I have to appear as an expert witness this morning

In a couple of hours’ time in the Federal Court. It’s the first time I’ve been called upon to do this. I’m quite looking forward to the experience.

They’re asking you about cuncting?

I appeared as an expert witness once, for an annexation hearing.

Put the judge to sleep, I did.


Now that we can bring our tablet notebooks into court it’s much easier.
It used to suck when a defense attorney would ask about a conversation from three years ago and I’d be on the stand deer-in-a-headlight staring back.
I still hate it though.

What are you an expert of?

I’m an actuary.

My evidence went pretty well, but it was hard going at times. Describing the concept of estimating insurance liabilities is difficult when the judge is relatively innumerate.

What’s the role of the Federal Court in Australia? does it have a broad jurisdiction, or is it a relatively specialized court? is it comparable in number of judges to the state courts? does it sit primarily in Canberra, or does it have a substantial presence throughout Australia? does the average barrister appear in it very often?

(in case you can’t tell, I’m a court jurisdiction geek :smiley: )

Reminds me of a story about Frank Lloyd Wright testifying in court.

He was asked to describe his qualifications, and said something like, “I am America’s greatest living architect”.

Later, a friend told him that he didn’t come off very well, being so full of himself. Couldn’t he have said something else?

Wright replied, “But I was under oath. I had to tell the truth”.

Dear Cunctator: I largely know you through your Cafe Society posts about upcoming performances or broadcasts of your choir(s). I’m almost disappointed to find out you were an expert witness because of your other hobby. My wife and I had been giddily speculating that Australian law allowed for courts martial for conductors or section leaders who fuck up in performance.

Judge: Tell the court in your own words what happened on the evening of Dec. 12th.

Cunctator: Your Honour, Messiah had been proceeding as rehearsed until the twelfth measure of Number Seven.

Judge: And He shall purify?

Cunctator: Precisely, Your Honour. This was the moment where Maestro Bligh’s tempi began to prove erratic, willful and extremely difficult to follow.

Right. I’ll get back to painting, then.

There’s some basic information about the Federal Court here. In essence it’s the court of original jurisdiction for Commonwealth (federal) statutes. There’s some more detail about its jurisdiction here.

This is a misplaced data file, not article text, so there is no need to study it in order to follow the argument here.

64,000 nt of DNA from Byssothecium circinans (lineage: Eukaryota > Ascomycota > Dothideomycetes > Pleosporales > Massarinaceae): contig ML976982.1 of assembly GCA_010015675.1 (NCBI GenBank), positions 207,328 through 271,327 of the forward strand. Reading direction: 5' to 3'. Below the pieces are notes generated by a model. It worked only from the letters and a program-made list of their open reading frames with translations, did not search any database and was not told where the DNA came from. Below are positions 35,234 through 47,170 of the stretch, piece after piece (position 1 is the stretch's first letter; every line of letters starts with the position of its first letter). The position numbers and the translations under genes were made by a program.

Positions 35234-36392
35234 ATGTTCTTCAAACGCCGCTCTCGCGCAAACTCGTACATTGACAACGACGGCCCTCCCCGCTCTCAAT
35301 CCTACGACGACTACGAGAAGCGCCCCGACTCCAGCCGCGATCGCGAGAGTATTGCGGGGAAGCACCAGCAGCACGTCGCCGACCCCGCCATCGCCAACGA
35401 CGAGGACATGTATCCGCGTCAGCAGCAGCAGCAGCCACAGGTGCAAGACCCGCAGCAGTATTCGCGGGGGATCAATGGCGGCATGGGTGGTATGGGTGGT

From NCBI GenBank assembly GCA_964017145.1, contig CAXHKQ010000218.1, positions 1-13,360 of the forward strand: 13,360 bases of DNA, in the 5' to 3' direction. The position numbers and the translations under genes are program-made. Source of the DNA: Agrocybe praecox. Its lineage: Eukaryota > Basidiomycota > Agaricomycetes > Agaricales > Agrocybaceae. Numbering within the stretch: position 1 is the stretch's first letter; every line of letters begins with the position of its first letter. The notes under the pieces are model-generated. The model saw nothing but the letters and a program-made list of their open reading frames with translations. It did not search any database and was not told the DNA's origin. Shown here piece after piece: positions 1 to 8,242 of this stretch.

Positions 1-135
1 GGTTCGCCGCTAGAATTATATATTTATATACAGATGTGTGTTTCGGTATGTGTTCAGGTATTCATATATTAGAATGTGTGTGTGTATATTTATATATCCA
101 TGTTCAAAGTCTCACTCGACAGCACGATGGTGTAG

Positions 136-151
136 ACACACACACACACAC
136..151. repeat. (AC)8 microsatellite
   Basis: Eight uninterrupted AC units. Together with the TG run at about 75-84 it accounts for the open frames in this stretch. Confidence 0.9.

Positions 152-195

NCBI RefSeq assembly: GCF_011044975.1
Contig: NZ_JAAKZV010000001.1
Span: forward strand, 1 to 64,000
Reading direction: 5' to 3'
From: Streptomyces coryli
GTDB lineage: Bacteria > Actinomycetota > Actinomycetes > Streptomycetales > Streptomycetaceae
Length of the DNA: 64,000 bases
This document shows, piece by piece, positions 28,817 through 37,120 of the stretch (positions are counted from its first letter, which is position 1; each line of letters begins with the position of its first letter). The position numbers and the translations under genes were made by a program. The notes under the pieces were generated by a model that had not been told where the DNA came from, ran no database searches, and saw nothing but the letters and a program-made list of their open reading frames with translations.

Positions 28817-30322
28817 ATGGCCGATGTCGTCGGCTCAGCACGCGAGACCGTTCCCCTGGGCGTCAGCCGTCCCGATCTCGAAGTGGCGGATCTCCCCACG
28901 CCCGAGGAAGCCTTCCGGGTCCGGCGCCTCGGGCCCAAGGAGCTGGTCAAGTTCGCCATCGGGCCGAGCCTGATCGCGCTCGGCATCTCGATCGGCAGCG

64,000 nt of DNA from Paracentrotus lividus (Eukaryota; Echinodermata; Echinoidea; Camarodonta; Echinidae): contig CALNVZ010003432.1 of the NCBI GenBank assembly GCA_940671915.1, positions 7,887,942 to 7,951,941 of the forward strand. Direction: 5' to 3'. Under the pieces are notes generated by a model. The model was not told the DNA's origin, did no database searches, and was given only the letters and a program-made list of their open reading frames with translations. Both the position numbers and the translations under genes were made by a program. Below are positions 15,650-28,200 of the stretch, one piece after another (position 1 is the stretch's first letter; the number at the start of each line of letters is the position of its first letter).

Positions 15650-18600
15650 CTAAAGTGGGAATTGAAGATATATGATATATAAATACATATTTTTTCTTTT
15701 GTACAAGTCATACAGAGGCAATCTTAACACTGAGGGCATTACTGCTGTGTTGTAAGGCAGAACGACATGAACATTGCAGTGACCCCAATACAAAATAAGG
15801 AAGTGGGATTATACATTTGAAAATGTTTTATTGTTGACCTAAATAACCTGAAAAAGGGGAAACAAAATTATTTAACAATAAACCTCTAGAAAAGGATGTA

According to its website, there are currently 46 judges of the Federal Court. As a comparison, the website for the Supreme Court of New South Wales (the highest court in the NSW state court hierarchy) lists 49 current judges (including appeal court judges). So the Federal Court is roughly comparable in size to the NSW Supreme Court.

It sits in all capital cities in Australia. It has several floors of the court complex in Sydney, so it’s a pretty substantial presence.

Alas, I’m not in a position to answer that one. But at the hearing I attended, the senior counsel was a QC. So I’d guess it’s more the higher echelons of the bar that tend to appear there.

Sadly I need a day job to pay for the hobby.

Oh, if only that were the case! Imagine the dramas we would witness in court.:slight_smile:

I’m still waiting for “The Castle: The Musical.” Imagine what we might get in those courts:

Airport: We want to move the Kerrigan tribe!
Dennis Denuto: But you can’t!
Airport: Why not?
Dennis Denuto: It’s the vibe, it’s the vibe, it’s the viiiibe!


Are higher court judges in Australia still addressed as “My Lord” (or “My Lady”) as in England and Canada?

I’ve only ever heard or seen references to “Your Honour”.

In matters meriting senior counsel, almost invariably a SC or QC will appear. However, there are plenty of matters in the Fed that are competently represented by junior counsel. Take high volume litigation like bankruptcy, Corporations Law and migration. Although a lot of these come on appeal from the Fed Magistrates Court.

Interesting - from the links Cunctator posted, it looks like the Australian Federal Court is similar to the Canadian Federal Court, but with a wider jurisdiction, such as bankruptcy, which is not in our Federal Court’s jurisdiction. Another point of comparison is that both were created in the mid-seventies. Prior to that, in Canada, almost all federal matters were dealt with in the provincial superior courts, except for federal taxation and suits against the federal Crown, which were handled by the Exchequer Court.

What was the impetus for the creation of the Australian Federal Court, 70+ years after Australia was federated? and how were questions of federal law dealt with before then?

It’s not used universally in Canada.

The Supreme Court judges go by “Justice So-and-So” or “Monsieur le judge Untel”.

In Ontario, “My Lord/My Lady” is reserved for the Court of Appeal.

Can’t remember what it is in Quebec, but I don’t think they use “My Lord” or “Votre Seigneurie” anymore.

I’m not really sure. Growth in the amount of federal legislation, thus needing a separate court? Or perhaps a swing in the federal/state balance? The early 1970s was a period of strong pro-federalism.

The website notes that:

So it appears that, prior to the Federal Court, the jurisdiction was shared across the HCA and two other, earlier courts. I think the state Supreme courts probably picked up some of the cases too.